SAVANNAH RIVER SITE

Photo courtesy of Energy.gov

Photo courtesy of Energy.gov

 

HISTORY

During the 1950s, the Savannah River Site (SRS) began to produce materials used in nuclear weapons, primarily tritium and plutonium-239. Five reactors and support facilities were built to produce these nuclear materials. Irradiated materials were moved from the reactors to one of the two chemical separations plants. In these facilities, known as “canyons,” the irradiated fuel and target assemblies were chemically processed to separate useful products from waste. After refinement, nuclear materials were shipped to other DOE sites for final application.

CURRENT MISSIONS

Savannah River Site missions include: nuclear weapons stockpile stewardship, nuclear materials stewardship, and environmental stewardship.

PRIMARY FOCUSES

  • Savannah River National Laboratory (SRNL) – In 2006, the Department of Energy (DOE) Office of Environmental Management (EM) designated SRNL as EM’s “corporate laboratory.” In this capacity, SRNL applies its unique expertise and applied technology capabilities to reduce technical uncertainties in order to assist sites across the DOE Complex in meeting cleanup requirements. SRNL currently supports the nation in three key areas: national and homeland security, energy security, and environmental management.

  • Tritium – SRS is the nation's only facility for extracting, recycling, purifying and reloading tritium.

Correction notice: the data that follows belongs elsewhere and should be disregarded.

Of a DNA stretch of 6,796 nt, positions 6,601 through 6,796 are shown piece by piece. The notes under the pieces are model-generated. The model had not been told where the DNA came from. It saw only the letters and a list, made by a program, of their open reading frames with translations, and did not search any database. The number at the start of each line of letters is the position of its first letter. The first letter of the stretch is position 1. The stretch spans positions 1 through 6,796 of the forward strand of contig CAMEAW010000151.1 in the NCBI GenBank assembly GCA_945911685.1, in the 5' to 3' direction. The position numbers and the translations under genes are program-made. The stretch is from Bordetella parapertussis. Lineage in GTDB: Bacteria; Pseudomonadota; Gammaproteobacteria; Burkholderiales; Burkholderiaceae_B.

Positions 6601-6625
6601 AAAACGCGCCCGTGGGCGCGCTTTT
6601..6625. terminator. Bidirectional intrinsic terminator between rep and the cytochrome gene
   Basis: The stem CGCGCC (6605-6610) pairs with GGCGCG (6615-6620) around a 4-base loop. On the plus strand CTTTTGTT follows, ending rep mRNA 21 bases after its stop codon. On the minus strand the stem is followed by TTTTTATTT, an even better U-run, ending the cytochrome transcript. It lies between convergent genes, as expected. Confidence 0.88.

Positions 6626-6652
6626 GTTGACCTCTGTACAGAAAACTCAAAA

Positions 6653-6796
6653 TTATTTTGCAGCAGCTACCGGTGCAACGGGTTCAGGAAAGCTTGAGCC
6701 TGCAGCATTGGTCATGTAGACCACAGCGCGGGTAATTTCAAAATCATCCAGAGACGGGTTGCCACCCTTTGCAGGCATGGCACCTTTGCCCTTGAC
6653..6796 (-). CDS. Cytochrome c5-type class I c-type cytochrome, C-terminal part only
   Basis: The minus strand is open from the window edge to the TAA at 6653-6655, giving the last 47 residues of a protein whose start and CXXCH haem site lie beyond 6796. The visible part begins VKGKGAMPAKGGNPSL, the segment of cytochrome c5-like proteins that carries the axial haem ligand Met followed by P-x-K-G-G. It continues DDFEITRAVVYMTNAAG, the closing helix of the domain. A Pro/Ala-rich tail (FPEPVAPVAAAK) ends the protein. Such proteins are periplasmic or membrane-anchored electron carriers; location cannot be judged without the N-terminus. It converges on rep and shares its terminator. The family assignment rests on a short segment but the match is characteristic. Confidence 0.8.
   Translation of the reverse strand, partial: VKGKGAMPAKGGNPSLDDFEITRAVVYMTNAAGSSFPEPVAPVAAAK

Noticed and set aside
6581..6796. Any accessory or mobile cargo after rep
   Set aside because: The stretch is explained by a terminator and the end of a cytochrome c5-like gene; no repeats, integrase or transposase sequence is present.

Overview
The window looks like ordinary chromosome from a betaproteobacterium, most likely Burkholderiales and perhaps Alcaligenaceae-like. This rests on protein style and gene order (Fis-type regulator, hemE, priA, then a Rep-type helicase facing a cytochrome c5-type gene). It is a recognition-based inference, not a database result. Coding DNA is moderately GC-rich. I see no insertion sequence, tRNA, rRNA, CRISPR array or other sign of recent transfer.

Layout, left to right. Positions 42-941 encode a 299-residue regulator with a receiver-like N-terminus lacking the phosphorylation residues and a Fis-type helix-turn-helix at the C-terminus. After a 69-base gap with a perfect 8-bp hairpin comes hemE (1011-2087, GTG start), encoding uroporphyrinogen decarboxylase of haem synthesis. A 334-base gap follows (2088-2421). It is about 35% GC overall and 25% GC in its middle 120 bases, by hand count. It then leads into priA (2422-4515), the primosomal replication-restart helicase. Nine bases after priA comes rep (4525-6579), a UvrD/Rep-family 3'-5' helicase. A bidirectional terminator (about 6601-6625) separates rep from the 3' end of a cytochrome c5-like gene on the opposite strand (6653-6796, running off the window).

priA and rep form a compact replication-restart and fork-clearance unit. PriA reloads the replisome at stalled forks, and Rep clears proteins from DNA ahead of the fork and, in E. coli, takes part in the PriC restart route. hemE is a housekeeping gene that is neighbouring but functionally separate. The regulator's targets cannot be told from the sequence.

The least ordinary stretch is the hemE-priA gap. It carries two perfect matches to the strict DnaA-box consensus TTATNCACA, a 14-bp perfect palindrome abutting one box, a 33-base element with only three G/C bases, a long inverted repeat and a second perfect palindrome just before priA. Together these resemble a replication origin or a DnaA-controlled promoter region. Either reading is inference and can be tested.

• Mixed Oxide Fuel Fabrication – The Mixed Oxide (MOX) Fuel Fabrication Facility (MFFF) was designed to convert surplus nuclear weapons-grade plutonium into safe, stable fuel for civilian nuclear power generation. The Secretary of Energy moved to terminated construction of the MOX facility in 2018. The National Nuclear Security Administration (NNSA) later recommended that the MOX facility be repurposed for plutonium pit production.

  • Canyon Operations – SRS's two primary separations facilities, called "canyons," are located in F and H Areas. F Canyon and H Canyon are where nuclear materials historically have been chemically recovered and purified. F Canyon has been deactivated, the H Canyon is the only remaining operational hardened nuclear chemical separations facility in the United States capable of largescale nuclear material processing.

  • Nuclear Materials Management – Operations at SRS's K Area Complex (KAC) provide an interim safe storage location for much of DOE's excess Pu.

  • Used Nuclear Fuel – Used nuclear fuel (UNF) from SRS’ production reactors, and from domestic and foreign research reactor programs, is currently stored at the L Area Complex (LAC), awaiting final disposition.   Since 1996, LAC has received over 10,000 UNF assemblies in approximately 500 casks from off-site sources.

  • Waste Management – The Defense Waste Processing Facility (DWPF) is processing the high-activity waste, encapsulating radioactive elements in borosilicate glass, a stable storage form. The Salt Waste Processing Facility (SWPF) provides high volume, highly efficient treatment capacity for longer term salt processing at SRS. Low-level salt waste from salt treatment processing is sent to the Saltstone Production Facility, where it is mixed with cement, ash and furnace slag and poured into permanent concrete vaults for safe disposal at the Saltstone Disposal Facility.

CLEANUP ISSUES

Nuclear material production at SRS produced unusable by-products, such as liquid radioactive waste, which was stored on-site in million gallon tanks. SRS has closed seven such tanks, a high priority for DOE. The 43 remaining high-level waste (HLW) tanks at SRS contain approximately 35 million gallons of waste and are in various stages of the waste removal, cleaning, and closure process.